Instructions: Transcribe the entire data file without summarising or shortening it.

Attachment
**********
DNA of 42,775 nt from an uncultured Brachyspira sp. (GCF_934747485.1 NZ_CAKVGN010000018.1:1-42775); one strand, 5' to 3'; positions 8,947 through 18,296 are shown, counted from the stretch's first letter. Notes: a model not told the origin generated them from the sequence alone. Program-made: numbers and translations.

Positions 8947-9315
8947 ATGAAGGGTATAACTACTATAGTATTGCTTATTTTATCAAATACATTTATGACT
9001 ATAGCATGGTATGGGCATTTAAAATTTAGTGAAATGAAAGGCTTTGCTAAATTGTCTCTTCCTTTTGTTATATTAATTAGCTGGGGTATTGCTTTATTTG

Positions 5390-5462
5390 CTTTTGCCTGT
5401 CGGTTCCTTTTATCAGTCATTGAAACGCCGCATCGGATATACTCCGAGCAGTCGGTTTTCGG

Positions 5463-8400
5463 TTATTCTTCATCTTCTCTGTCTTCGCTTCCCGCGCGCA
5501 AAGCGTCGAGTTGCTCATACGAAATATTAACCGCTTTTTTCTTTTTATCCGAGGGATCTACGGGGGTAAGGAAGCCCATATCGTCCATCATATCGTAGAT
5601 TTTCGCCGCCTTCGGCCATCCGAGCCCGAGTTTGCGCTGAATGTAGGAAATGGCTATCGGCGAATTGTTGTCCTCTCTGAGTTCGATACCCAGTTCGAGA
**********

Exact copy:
DNA of 42,775 nt from an uncultured Brachyspira sp. (GCF_934747485.1 NZ_CAKVGN010000018.1:1-42775); one strand, 5' to 3'; positions 8,947 through 18,296 are shown, counted from the stretch's first letter. Notes: a model not told the origin generated them from the sequence alone. Program-made: numbers and translations.

Positions 8947-9315
8947 ATGAAGGGTATAACTACTATAGTATTGCTTATTTTATCAAATACATTTATGACT
9001 ATAGCATGGTATGGGCATTTAAAATTTAGTGAAATGAAAGGCTTTGCTAAATTGTCTCTTCCTTTTGTTATATTAATTAGCTGGGGTATTGCTTTATTTG

Positions 5390-5462
5390 CTTTTGCCTGT
5401 CGGTTCCTTTTATCAGTCATTGAAACGCCGCATCGGATATACTCCGAGCAGTCGGTTTTCGG

Positions 5463-8400
5463 TTATTCTTCATCTTCTCTGTCTTCGCTTCCCGCGCGCA
5501 AAGCGTCGAGTTGCTCATACGAAATATTAACCGCTTTTTTCTTTTTATCCGAGGGATCTACGGGGGTAAGGAAGCCCATATCGTCCATCATATCGTAGAT
5601 TTTCGCCGCCTTCGGCCATCCGAGCCCGAGTTTGCGCTGAATGTAGGAAATGGCTATCGGCGAATTGTTGTCCTCTCTGAGTTCGATACCCAGTTCGAGA